People have always told me that Pinot Noir is a tricky grape to get right – that sometimes it’s great and sometimes rather less than great. While that may be largely true throughout the world, I would say it’s a grape that the Swiss seems to have mastered. They grow quite a lot of it in Switzerland (it’s their most planted grape) and I’ve yet to have a glass of Swiss Pinot Noir that I didn’t enjoy.
Unfortunately the same can’t be said for Chasselas which is Switzerland’s second most planted grape. Since I got here I have had some okay glasses of Chasselas, the occasional very nice glass of Chasselas and an awful lot of very very bad glasses of Chasselas – some of which I’ve actually not been able to finish they were that bad. As a result I have completely given up ordering Chasselas when I’m out, the chances of getting something awful are just too high!
Chasselas is called Gutedel in the German speaking cantons and Fendant when it’s produced in Valais (where it also sometimes also has a slight sparkle). Unfortunately the name change or the slight hint of fizz doesn’t seem to significantly improve your chances of getting a drink you can enjoy. It’s just worth noting the other names so you don’t accidentally order it!
One of the reasons for the high degree of variability might be to do with the fact the wine very strongly reflects and takes on the characteristics of the terroir where it was grown. Chasslas grown in one area will taste very different to that from another. This would explain why some are floral, some fruity and some are very mineral.
However it doesn’t explain why so many are just plain bad. That probably has more to do with the fact that, in order to provide plenty of cheap wine for workers, an awful lot of Swiss Chasselas used to be grown for quantity rather than quality. While some vineyards are now trying to produce better quality wine I suspect that some others are still going for the quantity method.
In an attempt to locate a couple of better examples for this post I decided to opt for some medal winning varieties. I know that studies have shown that the awarding of medals can be a bit arbitrary, but I figure if a bottle has a medal at least one person has enjoyed it so hopefully it’s at least drinkable.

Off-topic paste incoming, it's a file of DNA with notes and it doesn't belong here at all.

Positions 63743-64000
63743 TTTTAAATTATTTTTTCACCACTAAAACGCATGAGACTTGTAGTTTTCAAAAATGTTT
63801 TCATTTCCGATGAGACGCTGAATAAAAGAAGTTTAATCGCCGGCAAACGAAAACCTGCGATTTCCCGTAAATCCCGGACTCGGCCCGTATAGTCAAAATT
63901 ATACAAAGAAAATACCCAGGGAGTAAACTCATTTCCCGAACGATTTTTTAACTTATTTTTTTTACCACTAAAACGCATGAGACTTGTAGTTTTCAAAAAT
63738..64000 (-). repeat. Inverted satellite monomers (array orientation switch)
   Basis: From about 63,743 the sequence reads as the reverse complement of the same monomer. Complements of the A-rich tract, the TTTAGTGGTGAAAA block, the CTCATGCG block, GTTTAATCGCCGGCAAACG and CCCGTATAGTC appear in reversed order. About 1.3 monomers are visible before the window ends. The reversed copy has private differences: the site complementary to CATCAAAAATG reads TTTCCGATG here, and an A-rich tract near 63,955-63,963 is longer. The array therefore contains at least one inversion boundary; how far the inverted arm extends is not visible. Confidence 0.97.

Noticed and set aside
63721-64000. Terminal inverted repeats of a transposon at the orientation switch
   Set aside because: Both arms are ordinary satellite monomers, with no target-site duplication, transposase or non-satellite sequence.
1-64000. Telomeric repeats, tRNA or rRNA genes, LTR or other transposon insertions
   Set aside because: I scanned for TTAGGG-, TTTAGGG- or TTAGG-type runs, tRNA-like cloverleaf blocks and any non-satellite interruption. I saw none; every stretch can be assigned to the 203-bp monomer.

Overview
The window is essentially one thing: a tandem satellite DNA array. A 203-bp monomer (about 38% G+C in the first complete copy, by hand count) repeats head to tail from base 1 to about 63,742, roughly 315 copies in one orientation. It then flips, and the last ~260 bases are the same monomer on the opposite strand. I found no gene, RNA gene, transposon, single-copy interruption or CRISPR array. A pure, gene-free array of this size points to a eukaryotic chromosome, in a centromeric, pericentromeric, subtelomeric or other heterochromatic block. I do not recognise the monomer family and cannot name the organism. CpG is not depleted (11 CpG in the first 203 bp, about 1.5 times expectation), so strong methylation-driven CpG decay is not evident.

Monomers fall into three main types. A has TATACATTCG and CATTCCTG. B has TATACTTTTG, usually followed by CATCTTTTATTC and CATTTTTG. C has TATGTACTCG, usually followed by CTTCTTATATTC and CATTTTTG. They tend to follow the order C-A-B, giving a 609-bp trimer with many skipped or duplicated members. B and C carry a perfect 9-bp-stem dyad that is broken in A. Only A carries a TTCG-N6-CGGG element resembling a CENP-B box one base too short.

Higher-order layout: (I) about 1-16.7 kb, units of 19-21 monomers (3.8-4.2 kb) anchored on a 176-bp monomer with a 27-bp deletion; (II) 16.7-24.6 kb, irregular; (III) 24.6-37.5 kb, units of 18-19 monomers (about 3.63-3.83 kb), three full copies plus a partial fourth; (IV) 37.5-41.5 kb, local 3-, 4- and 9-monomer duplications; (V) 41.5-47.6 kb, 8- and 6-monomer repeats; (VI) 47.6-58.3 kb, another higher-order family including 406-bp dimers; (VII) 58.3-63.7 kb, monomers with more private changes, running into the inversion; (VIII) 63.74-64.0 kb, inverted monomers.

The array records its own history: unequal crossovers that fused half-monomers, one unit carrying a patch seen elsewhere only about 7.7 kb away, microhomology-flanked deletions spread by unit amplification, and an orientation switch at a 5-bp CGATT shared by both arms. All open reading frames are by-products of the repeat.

First up was a Chasselas from Chateau de Duillier which had won a “best of Swiss wine” award. The Chateau is just above Nyon in Vaud and I found this 50cl bottle in Nyon itself for CHF9.90 in L’Horloge.
This wine was a pale straw/hay colour with an almost brown honeyish hint to it. There were also a few bubbles lurking at the bottom of the glass although I couldn’t feel these on my tongue at all when I drank the wine. It has a light crisp citrus nose with some chemical notes.
Taste wise it was rich and full of mineral and earthy flavours with only a small amount of fruit. Consumed by itself if was a bit too acidic for my taste and that was the main thing that came across. The Swiss always recommend you drink Chasselas if you are going to have a fondue or raclette. I opted for fondue and the strong acidity did help with the richness of the cheese however even the acid taste was too overpowering for me.
Certainly not the worst Chasselas I’ve ever had but not something I would buy again in a hurry.
A few days later I tried a different bottle of Chasselas and this was a very different creature. Called L’Arquebuse it’s from Bonvillars near Neuchâtel and had won a Terravin Vaud gold medal which they are very proud of. I bought a 75cl bottle in Coop for CHF 9.90.
It was also a pale straw colour but a bit more golden that the first bottle. The nose had a lot of tropical fruit; pineapple and passion fruit, which had an almost fake candy like quality to them rather than fresh fruit.
In the mouth however there was no fruit at all. It was extremely dry, short and mineral. I hesitate to say this because I don’t mean to imply that I didn’t like it, but it was a bit like licking a rock! I don’t think I’ve ever encountered something with so much mineral and such a complete lack of fruit flavour. It wasn’t an unpleased experience though, just a surprising one. There was also almost no aftertaste – one hit of rock and then nothing – very unusual.
There was still plenty of acidity, but in this case it didn’t overpower. I was happy to drink it both by itself and with the mussels that I was having for tea that evening. I think this was a really interesting wine and I’ve love to get it again and share it with some other people to see just what they make of it!
So there you go – Chasselas – hit and miss but never boring!